October is Domestic Violence Awareness Month and the Asheville Police Department (APD) is working in partnership with local agencies to bring attention to this issue and remind the community of domestic violence services in the Asheville area.
APD statistics show a climb in domestic violence incidents in recent months. APD officers treat domestic violence calls as high priority, life-threatening situations and are specially trained on how to approach and interact with individuals involved in these situations. Officers follow a Domestic Violence Lethality Assessment protocol, which serves as a first step in getting individuals in touch with the resources they need, such as the domestic violence advocacy and crisis response organization Helpmate.
Helpmate also integrates material in A-B Tech’s Basic Law Enforcement Training curriculum. Part of this effort involves domestic violence scenario role play with cadets so they are educated from the beginning of their careers as a law enforcement officer about the dynamics of domestic violence, behaviors that occur when there is a law enforcement response and the ways officers can bridge the gap to resources while demonstrating compassion.
It is important to remember domestic abuse isn’t always physical and sometimes these situations never become physically violent.
One of the most common questions a person involved in a domestic violence situation hears is “why do you stay/ why don’t you just leave?” There are many situational barriers that can make it extremely difficult to leave an abusive situation. Some examples include fear of physical injury or death, fear of losing custody of children, social isolation and lack of economic independence. Also, abuse can be gradual, subtle and often does not occur until after an individual is emotionally invested in the relationship.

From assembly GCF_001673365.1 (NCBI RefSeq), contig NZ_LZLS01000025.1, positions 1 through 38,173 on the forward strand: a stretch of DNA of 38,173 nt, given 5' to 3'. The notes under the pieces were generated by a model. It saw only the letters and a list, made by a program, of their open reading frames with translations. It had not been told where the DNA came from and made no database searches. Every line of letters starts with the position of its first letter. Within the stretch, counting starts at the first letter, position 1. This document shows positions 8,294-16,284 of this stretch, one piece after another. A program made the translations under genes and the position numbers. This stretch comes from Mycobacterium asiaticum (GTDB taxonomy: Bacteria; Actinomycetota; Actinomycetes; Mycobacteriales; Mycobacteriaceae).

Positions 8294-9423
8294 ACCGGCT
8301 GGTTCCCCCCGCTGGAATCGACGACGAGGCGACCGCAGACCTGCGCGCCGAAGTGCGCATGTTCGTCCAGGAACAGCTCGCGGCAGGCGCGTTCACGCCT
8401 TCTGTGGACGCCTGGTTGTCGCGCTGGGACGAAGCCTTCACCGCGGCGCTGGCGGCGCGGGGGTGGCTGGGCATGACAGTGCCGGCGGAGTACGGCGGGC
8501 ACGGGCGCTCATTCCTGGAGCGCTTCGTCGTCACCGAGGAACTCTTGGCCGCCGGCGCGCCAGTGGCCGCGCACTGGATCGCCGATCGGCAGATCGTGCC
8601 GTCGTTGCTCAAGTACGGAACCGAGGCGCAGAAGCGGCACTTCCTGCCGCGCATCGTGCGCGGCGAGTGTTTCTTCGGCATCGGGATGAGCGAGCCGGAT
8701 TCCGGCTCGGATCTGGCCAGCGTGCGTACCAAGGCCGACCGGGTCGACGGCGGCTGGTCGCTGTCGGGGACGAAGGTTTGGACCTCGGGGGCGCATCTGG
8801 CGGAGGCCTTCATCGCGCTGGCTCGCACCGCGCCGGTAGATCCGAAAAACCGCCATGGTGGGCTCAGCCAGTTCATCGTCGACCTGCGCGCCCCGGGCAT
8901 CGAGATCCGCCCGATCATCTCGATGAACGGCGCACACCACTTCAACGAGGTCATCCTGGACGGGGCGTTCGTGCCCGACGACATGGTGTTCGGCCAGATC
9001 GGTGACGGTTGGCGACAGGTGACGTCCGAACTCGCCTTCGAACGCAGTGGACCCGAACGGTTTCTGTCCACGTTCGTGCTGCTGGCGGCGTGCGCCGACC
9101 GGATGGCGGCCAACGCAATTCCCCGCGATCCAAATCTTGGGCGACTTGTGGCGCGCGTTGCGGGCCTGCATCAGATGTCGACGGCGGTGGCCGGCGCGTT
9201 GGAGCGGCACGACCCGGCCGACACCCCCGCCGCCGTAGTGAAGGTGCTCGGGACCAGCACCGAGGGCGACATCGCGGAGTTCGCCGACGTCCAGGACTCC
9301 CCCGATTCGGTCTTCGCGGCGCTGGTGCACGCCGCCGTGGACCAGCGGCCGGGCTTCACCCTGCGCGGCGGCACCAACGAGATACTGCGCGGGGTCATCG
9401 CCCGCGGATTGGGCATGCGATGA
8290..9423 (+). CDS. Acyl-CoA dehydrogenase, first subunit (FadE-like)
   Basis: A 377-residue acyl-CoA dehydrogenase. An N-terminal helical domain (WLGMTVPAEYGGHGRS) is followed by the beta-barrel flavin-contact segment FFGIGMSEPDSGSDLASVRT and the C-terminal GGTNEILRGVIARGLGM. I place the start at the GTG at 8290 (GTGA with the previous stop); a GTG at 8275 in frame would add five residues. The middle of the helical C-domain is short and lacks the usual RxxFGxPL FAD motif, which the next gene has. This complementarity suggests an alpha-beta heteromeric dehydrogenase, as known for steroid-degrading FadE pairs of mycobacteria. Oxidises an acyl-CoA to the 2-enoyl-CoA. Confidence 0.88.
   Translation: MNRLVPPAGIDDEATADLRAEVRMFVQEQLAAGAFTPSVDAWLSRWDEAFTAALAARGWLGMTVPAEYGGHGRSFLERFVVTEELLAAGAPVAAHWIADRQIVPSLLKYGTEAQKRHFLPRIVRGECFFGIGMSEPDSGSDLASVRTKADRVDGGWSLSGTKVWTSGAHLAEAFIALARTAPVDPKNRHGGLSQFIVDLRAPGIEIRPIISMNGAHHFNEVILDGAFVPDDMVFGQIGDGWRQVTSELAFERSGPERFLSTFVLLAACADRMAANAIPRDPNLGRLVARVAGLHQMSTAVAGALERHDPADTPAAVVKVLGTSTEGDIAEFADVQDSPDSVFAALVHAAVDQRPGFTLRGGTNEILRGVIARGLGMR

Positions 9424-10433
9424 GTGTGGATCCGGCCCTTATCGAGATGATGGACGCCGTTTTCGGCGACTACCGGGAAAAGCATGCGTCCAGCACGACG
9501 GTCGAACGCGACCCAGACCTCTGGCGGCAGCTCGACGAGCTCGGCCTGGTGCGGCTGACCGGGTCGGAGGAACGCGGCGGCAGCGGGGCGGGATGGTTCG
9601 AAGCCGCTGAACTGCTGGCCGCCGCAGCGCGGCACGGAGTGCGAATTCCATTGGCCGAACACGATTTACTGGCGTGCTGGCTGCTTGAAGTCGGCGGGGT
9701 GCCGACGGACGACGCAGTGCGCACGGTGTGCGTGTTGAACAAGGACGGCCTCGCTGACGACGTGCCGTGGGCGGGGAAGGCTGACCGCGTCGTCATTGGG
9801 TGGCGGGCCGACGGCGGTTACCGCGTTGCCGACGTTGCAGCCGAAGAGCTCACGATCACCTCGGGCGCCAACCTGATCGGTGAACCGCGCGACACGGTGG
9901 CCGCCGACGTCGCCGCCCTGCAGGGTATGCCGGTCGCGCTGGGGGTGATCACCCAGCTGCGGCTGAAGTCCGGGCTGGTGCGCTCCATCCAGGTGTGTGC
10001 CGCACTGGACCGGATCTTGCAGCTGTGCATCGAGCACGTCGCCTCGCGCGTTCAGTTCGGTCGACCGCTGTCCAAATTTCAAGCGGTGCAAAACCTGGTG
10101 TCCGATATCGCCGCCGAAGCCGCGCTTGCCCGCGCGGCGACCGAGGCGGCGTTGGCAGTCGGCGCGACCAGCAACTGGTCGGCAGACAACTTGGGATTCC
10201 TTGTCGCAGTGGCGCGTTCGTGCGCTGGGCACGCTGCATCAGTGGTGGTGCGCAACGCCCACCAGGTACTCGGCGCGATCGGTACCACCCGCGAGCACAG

Domestic violence advocates emphasize the importance of having a plan in place when it comes to leaving a domestic violence situation.
The decision to seek help is the first step for survivors of domestic and sexual violence, and it can also be the hardest step. Friends or family who suspect abuse are also urged to educate themselves on the resources available and to use the empowerment approach when interacting with those in abusive situations. This means using kindness, compassion and offering non-judgmental support and avoiding ultimatums.
If you or someone you know may be a victim of domestic or sexual violence, here’s how to get help or learn more information:
- Visit the Family Justice Center at 35 Woodfin St. Hours are 8 a.m. to 5 p.m. Walk-ins are welcome. Appointments can be scheduled ahead of time by calling 828-250-6900.
- Call the Helpmate 24-hour hotline at 828-254-0156 for free support to survivors of domestic violence. Helpmate is an on-site partner at the Family Justice Center offering emergency shelter, counseling, court advocacy and education. https://helpmateonline.org.
- Call the Our VOICE 24-hour hotline at 828-255-7576 for free support to survivors of sexual violence. Our VOICE also works on-site at the Family Justice Center providing free counseling, advocacy, and education to victims of sexual assault or abuse. https://www.ourvoicenc.org.
If it’s an emergency, call 9-1-1. To report an incident to APD’s non-emergency number, call 828-252-1110.
- N.C. Coalition Against Domestic Violence: https://nccadv.org
- National Coalition Against Domestic Violence: https://ncadv.org
- National DV Hotline website: https://www.thehotline.org
Additional photos below: visuals provided by Helpmate. They show the power and control wheel along with the equality wheel. These are visual tools used to educate the community and survivors about healthy relationship dynamics and the psychologically abusive tactics that abusers use to maintain control. They can also be used to demonstrate the barriers to leaving and the warning signs of an abusive relationship.